Once you’ve found a nonprofit to work with, what I would recommend is you first make sure that they have some background in Lean. You may have to do another Lean 101 training. That’s usually the first step with most of the nonprofits is we would do a kickoff training, usually an hour. We’d go through a video and talk about some of the basic concepts. I’m happy to share slides and training material we’ve used.
And then start talking about a problem, and that’s where you’re ultimately trying to do is nail down a specific problem that they want help with. You need to go to the gemba as much as possible to see it firsthand. Make sure that you understand their strategy and mission and where they’re going, and also the importance of the problem. In the past, we’ve done some simple projects like let’s just do a 5S in this little area that’s messy, but I think we’ve had more success when we’ve actually picked real difficult or challenging problems and tried to work with them on that because we know those are important. The things that are easy to do, just to show the example that it works in that nonprofit can be good. But usually, it doesn’t work out good because it’s not important to them. At first, I thought that our volunteer group was going to be the bottleneck in terms of being able to meet with them when they’re available or find the time to commit to meeting with them, but honestly, we’ve had more challenges from the nonprofits being available to us. I would say trying to pick something that’s really important so that you know it’s going to get the attention.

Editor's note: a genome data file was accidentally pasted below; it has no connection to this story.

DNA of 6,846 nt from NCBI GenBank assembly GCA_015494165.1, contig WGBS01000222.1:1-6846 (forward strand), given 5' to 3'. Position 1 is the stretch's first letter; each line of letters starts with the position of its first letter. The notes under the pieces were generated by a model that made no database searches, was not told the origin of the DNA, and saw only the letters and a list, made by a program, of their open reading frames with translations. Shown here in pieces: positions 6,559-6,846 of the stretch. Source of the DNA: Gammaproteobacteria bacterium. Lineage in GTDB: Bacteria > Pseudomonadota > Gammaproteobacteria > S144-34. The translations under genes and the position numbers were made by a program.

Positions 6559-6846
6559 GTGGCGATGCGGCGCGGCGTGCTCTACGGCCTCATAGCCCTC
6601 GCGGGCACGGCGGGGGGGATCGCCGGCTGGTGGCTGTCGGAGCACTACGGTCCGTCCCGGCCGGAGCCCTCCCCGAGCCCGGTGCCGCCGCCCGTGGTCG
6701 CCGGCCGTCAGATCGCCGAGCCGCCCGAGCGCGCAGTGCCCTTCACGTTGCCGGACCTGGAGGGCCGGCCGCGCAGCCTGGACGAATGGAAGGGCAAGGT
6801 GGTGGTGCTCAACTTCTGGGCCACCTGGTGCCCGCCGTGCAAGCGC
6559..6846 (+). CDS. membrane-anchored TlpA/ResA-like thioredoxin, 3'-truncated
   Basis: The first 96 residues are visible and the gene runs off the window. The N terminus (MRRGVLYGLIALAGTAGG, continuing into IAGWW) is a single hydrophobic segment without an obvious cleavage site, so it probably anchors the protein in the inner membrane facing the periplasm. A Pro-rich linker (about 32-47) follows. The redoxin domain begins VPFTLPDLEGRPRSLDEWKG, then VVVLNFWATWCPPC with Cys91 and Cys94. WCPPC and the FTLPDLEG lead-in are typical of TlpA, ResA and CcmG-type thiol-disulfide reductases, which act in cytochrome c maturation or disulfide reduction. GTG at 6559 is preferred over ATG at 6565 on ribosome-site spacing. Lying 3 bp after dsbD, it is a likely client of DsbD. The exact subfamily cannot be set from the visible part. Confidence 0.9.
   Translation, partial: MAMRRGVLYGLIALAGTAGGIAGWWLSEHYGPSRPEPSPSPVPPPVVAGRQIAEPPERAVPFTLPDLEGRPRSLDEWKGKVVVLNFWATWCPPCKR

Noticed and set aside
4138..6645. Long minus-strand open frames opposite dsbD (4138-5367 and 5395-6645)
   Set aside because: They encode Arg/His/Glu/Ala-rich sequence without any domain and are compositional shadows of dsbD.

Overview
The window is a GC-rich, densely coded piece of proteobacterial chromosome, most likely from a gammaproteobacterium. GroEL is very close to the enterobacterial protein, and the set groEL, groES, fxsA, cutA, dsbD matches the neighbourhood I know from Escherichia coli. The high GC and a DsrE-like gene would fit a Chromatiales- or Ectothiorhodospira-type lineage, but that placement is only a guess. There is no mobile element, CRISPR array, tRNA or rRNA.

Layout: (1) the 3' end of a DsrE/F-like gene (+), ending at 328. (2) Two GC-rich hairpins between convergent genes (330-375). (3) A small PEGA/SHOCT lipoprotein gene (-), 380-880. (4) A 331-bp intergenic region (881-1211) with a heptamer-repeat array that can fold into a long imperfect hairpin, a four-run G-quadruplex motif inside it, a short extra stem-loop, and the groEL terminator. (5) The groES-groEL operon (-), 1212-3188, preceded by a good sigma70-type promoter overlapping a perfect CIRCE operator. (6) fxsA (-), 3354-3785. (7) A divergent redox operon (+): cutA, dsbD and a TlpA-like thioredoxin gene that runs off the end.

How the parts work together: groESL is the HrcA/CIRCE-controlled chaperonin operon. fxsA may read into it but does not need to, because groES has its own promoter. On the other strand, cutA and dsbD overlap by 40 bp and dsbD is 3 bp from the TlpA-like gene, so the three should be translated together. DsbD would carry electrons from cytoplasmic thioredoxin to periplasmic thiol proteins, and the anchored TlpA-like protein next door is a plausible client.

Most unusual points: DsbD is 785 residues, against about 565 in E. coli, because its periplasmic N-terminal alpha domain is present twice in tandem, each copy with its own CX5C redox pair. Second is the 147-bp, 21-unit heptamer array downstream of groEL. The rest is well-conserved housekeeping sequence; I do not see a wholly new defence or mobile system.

As far as meeting times with them, you’ll have to work it out with each nonprofit. Some are more flexible to be able to meet, but what seems to work was that late afternoon time, between 3, 4, or 5 o’clock. Sometimes they would stay a little bit later and people could leave their job a little bit earlier, and so that 3 to 4 o’clock timeframe was pretty common. I would also set up recurring meetings with the nonprofit, so again, it’s on the calendar, they know that there’s some time when we’re going to come back and work with them. When we have delayed and said, “We’ll set up some time later,” it never seemed to work very well. We would go months between meetings and we lost a lot of progress that way.
Once you’re in there and understanding the problem, now it’s up to you to figure out how to help them. We don’t have a set recipe. We did start to move to more of an event format where we try to drive things into a focused event, like a 5S or a kaizen event, so we can keep it very targeted and focused and follow a standard work around that, but like you see in consulting with the work that you normally do, the actual tools you’re going to need are going to vary and you want to be flexible around that, but what we have been working towards lately is around the structured event. We would say, “We’re going to do this kaizen. This is the planning, this is the activity time that we’re going to carve out,” for four hours or eight hours or a couple of hours a day for a couple of days, and then, “There’s the deliverables we want,” so it’s kind of like a small kaizen event or it’s a 5S event of some sort. We’re going to take this scoped out area and we’re going to walk you through the steps of the process and try to go from disorganized to organized. We’re not going to spend five days on it; we’re going to spend more like four hours one day and four hours a week later. If we can get that much time, that’s pretty good.
You’ve got to use your own experience and knowledge to know how to help them, but try to think about ways to make them very concrete with the start and the stop point so volunteers can come in, participate, and then know that they’re done; it’s not open-ended. What we’ve also tried to do is set up leads and co-leads that they would always be with that particular nonprofit ongoing or at least for a 3, to 6, to 12-month session. Then we would bring in volunteers for these specific event activities that they could commit to on a shorter notice, but the people who were working with that nonprofit ongoing would be at all the meetings and building up and planning the next activity.